College age children and estate plans: What you need to know.

The school year recently began across the country. No matter the age of the child, whether five or 18, parents take steps to help make sure their children are ready for the new school year. One important step that parents of college age children may not think of: estate planning.

The importance of estate planning for young adults was recently discussed in a Wall Street Journal article. The article offered a variety of suggestions, and noted that many college age children may not take an estate planning conversation seriously. These young adults may point to the fact that they have few, if any, assets to cause concern. Although this may be true, distribution of assets is only one part of an estate plan. An additional component involves incapacitation and medical decisions.

Children over the age of 18 are considered adults in the eyes of the law. As a result, many medical facilities will not allow parents to be involved in medical decisions if their child is injured and unable to communicate.

Estate planning documents important for every young adult

The following documents are important for all children that reach the age of 18. Even parents of those that remain at home after turning 18 can have difficulties being involved in making legal decisions if their child becomes incapacitated. This can impact not only medical decisions, but financial ones as well. If a child is unable to pay rent or other bills, a parent may not be able to access the child's accounts to make these payments unless certain steps are taken.

To help avoid these issues, every young adult should have:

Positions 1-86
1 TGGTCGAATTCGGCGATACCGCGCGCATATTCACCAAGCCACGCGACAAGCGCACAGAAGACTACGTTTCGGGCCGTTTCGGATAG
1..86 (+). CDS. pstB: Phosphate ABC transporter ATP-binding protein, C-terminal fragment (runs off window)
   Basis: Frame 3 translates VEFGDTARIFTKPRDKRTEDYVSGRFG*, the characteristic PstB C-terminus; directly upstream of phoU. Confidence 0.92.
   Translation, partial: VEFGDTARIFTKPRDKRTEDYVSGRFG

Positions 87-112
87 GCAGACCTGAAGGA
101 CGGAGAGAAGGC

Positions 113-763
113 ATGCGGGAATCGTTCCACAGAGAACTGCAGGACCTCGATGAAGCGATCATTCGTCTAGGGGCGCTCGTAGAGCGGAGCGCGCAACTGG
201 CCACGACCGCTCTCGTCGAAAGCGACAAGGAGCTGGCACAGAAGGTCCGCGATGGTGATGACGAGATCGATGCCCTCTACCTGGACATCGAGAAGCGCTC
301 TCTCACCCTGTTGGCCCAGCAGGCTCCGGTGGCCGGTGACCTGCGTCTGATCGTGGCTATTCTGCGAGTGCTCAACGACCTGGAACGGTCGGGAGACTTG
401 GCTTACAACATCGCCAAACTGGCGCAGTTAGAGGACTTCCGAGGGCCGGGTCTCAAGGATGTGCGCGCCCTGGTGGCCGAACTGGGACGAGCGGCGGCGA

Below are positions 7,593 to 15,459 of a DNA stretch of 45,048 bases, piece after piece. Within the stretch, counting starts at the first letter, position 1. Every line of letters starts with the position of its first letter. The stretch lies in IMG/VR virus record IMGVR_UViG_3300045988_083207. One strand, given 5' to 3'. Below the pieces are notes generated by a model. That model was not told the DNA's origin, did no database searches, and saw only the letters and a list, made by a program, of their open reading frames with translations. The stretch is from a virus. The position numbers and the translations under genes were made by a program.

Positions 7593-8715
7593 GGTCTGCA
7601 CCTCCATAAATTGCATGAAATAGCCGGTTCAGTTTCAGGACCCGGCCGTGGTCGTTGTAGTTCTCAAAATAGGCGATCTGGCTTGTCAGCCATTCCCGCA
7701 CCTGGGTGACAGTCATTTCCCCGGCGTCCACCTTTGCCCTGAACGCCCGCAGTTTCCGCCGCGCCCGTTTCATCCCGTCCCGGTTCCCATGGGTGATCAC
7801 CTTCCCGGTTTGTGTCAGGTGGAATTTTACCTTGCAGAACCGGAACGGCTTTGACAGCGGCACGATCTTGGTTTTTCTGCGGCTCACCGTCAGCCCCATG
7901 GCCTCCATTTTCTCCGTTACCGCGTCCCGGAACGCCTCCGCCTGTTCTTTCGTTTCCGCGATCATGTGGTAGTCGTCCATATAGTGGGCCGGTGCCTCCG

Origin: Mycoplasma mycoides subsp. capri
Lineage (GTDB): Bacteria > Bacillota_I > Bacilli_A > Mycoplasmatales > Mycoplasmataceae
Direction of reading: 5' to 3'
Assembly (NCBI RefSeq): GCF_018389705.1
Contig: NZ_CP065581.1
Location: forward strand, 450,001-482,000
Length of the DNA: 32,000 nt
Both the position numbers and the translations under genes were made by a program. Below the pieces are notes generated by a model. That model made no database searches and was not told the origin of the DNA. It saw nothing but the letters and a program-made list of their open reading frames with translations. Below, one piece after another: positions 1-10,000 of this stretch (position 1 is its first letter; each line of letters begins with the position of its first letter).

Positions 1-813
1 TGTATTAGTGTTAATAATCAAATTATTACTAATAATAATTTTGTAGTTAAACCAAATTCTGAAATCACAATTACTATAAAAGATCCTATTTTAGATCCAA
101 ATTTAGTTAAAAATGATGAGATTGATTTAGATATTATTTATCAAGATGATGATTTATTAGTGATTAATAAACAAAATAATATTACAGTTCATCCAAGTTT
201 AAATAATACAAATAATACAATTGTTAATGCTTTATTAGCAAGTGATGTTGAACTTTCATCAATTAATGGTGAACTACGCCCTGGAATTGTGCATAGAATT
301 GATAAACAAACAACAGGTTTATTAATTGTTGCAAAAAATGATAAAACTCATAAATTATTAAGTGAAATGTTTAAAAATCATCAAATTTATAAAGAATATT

• A basic will. A will helps ensure the assets a young adult does have go where he or she would like them to go. Without this document in place, assets will pass based on state law. This generally results in asset going to parents or other living family members.
  • Living will. Also known as a healthcare directive, this document explains medical treatment preferences. It could include guidelines instructing medical professionals to use all medical techniques available to sustain life in the case of an emergency or explain which procedures the author would prefer to avoid, like artificial life support.
  • Durable powers of attorney. When put in place for healthcare, this document allows the named person to make medical decisions. A similar document can also be used to grant a third party with the power to make financial decisions.
  • HIPPA release. HIPPA, or the Health Insurance Portability and Accountability Act of 1996, affords patients a great deal of privacy. Although generally valuable, these privacies can cause obstacles to parents attempting to help their incapacitated children. A release can remove this obstacle.

Becoming involved in medical decisions if these steps are not taken can be very difficult. In some instances, a lawsuit requesting the court place the parent as a temporary legal guardian may be necessary. In addition to being costly, these proceedings can take away the time and resources a parent would prefer to use towards helping the child get well.

Determining which documents are best can vary for each situation. Contact an experienced estate and tax planning lawyer to discuss your situation and better ensure a successful estate plan is put together that will meet your needs.